The three blasts of the shofar are sounded:

During the shofar service the ba'al tekiah blows three notes in different combinations as they are called out. At the end of the shofar service, a very long tekiah, the tekiah gedolah is blown.

When it is time to blow the shofar, the whole congregation stands. They recite the blessing for the mitzvah of hearing the shofar. Note that the mitzvah is not for sounding the blasts, but for hearing them.

We pray:

Baruch atah, Adonai elohainu, melech haolam,
ahshair keedshanu bimetzvotav vtzevanu leeshmoah kol shofar

"Blessed are You, Adonai our God, Ruler of the universe,
Who makes us holy through His mitzvot and Who instructs us to hear the sound of the shofar.

Baruch atah, Adonai elohainu, melech haolam,
shehecheyanu vikeemanu v'heegeanu lozzmon hazeh.

Blessed are You, Adonai our God, Ruler of the universe,
for giving us life, for sustaining us, and for enabling us to reach this season.

Tradition holds that shevarim is the melancholy broken heart crying out to HaShem, and that teruah is the sound of the soul weeping before the Creator. As you hear or sound the shofar allow this sorrow to wash over and through you. The Shofar is not a joyous sound. It is the cry of the repentant heart. Experience the sorrow of our people and allow the sound of the shofar to wash over you and to cleanse your soul. Hearing this cry is healing.

As Elul draws to a close with its final Shabbat, we begin reciting selichot or special prayers for forgiveness until Yom Kippur (except on Shabbat when we transcend this world for the Olam Haba). Each day we pray and ask HaShem to forgive us and to grant us His undeserved mercy and pardon as we forgive others. As part of this redemptive process we recite the Thirteen attributes of the Holy One.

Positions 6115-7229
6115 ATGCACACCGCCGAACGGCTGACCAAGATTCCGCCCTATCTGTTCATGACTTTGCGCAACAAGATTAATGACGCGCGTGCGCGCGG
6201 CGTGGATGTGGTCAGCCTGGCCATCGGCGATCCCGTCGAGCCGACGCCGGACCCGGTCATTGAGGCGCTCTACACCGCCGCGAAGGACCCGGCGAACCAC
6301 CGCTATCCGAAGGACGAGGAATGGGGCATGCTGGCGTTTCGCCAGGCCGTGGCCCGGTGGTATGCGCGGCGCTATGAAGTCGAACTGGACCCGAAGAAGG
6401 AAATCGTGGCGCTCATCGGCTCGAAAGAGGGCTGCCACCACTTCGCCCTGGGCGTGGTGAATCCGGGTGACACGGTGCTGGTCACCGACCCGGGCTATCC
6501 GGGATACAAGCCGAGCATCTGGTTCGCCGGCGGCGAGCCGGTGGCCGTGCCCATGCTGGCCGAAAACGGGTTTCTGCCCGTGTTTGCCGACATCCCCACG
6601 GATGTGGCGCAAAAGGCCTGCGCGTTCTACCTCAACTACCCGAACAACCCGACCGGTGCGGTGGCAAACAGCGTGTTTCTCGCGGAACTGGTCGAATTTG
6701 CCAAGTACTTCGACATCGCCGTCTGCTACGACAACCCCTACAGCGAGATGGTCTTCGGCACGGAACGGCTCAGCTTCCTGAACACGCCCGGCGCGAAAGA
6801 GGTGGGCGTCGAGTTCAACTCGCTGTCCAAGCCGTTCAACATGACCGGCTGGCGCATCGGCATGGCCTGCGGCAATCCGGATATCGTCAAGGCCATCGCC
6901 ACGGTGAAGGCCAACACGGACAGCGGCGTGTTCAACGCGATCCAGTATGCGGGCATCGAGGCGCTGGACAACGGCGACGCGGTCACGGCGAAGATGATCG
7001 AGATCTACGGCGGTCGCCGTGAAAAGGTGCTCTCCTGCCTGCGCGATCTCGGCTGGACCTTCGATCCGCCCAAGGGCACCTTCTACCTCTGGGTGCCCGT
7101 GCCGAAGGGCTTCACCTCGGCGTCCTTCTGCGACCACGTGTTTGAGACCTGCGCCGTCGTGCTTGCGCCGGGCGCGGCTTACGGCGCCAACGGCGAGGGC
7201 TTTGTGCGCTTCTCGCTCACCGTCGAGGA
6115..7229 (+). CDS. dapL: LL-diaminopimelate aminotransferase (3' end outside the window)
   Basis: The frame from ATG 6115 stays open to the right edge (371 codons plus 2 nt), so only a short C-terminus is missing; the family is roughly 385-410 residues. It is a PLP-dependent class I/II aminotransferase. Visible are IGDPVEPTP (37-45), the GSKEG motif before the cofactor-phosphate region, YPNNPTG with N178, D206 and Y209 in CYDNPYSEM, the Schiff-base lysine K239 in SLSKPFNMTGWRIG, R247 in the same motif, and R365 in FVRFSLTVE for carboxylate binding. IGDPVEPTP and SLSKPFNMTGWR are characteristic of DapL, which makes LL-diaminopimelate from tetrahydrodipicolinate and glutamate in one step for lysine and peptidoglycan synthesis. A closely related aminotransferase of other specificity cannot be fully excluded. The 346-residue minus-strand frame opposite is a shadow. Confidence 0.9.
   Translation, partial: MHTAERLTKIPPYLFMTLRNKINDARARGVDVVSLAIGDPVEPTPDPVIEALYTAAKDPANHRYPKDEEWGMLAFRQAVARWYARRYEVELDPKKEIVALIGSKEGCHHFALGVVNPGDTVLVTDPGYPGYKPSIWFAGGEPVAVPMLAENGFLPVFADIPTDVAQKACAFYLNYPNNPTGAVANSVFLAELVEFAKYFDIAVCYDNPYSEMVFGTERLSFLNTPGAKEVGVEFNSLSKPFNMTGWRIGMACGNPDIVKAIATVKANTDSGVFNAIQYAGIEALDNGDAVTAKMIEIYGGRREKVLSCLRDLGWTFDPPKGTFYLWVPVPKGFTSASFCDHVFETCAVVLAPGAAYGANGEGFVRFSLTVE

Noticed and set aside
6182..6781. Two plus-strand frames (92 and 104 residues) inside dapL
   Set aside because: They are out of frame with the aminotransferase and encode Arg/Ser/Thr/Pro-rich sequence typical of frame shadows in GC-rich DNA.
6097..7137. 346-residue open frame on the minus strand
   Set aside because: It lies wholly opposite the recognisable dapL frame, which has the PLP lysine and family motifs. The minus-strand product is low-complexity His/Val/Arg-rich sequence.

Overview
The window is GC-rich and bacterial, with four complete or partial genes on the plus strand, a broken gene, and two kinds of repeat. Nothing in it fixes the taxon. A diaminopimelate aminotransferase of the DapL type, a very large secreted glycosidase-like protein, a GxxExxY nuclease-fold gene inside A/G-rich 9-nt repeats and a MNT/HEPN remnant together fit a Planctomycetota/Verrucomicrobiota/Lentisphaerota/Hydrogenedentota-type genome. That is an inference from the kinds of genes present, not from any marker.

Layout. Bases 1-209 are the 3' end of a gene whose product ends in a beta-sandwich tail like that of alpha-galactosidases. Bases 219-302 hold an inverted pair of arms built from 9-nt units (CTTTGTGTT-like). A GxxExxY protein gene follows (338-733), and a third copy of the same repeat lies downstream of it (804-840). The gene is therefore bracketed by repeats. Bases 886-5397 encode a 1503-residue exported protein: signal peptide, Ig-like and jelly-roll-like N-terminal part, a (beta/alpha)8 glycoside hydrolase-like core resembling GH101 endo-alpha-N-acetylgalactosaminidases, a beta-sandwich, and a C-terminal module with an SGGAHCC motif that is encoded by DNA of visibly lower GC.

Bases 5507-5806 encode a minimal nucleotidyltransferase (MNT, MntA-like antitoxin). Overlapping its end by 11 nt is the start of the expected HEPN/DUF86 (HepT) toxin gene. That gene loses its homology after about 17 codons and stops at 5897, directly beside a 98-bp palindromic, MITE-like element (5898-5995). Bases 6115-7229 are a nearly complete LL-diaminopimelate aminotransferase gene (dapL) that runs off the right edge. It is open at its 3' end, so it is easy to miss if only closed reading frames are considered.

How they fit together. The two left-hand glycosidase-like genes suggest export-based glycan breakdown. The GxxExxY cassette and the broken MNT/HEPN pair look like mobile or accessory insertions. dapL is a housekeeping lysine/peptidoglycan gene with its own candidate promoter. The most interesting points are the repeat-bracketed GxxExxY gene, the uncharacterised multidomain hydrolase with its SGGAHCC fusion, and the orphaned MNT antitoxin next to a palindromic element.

Following the incident with the Golden Calf, Moshe Rabbeinu asked HaShem to explain His system for redeeming the world. HaShem's answer is known as the "13 Attributes of Mercy." This section of the Torah forms the essence of the "selichot " prayers.

Merciful God, merciful God, powerful God, compassionate and gracious, slow to anger, and abundant in kindness and truth. Preserver of kindness for thousands of generations, forgiver of iniquity, willful sin and error, and Who cleanses -- Exodus 34:6-7
Traditionally the Selichot are recited before Shacharit (i.e. the morning prayers) so we wake up a bit earlier during these days. It is preferable that they be recited with a minyan (i.e. 10 Jewish males according to Orthodox halacha or 10 Jewish men or women according to the non-Orthodox), however they can be recited, in a slightly abbreviated form, without a minyan. Check your favorite siddur for more details on this.

The heart and soul of Elul is teshuvah (repentance), which includes our rectification. In order to have a clear communion with HaShem it is vital that we have a clear consciousness devoid of hate, resentment, and fear. Teshuva is vital for this. During Elul we seek to re-establish peace with everyone in our social circle and beyond. We ask for their forgiveness, we perform deeds of restitution as needed, we perform good deeds for no reason at all, and we spend extra time with HaShem through secluded personal prayer (known as hitbodedut). Doing this period before the High Holy Days we seek to enhance our religious experiences and to attach ourselves ever more securely to HaShem.

So "L'shanah tovah tikatev v'taihatem!"

"May you be inscribed and sealed [in the Book of Life] for a good year!"


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Be the Blessing you were created to be
And
Don't let the perfect defeat the good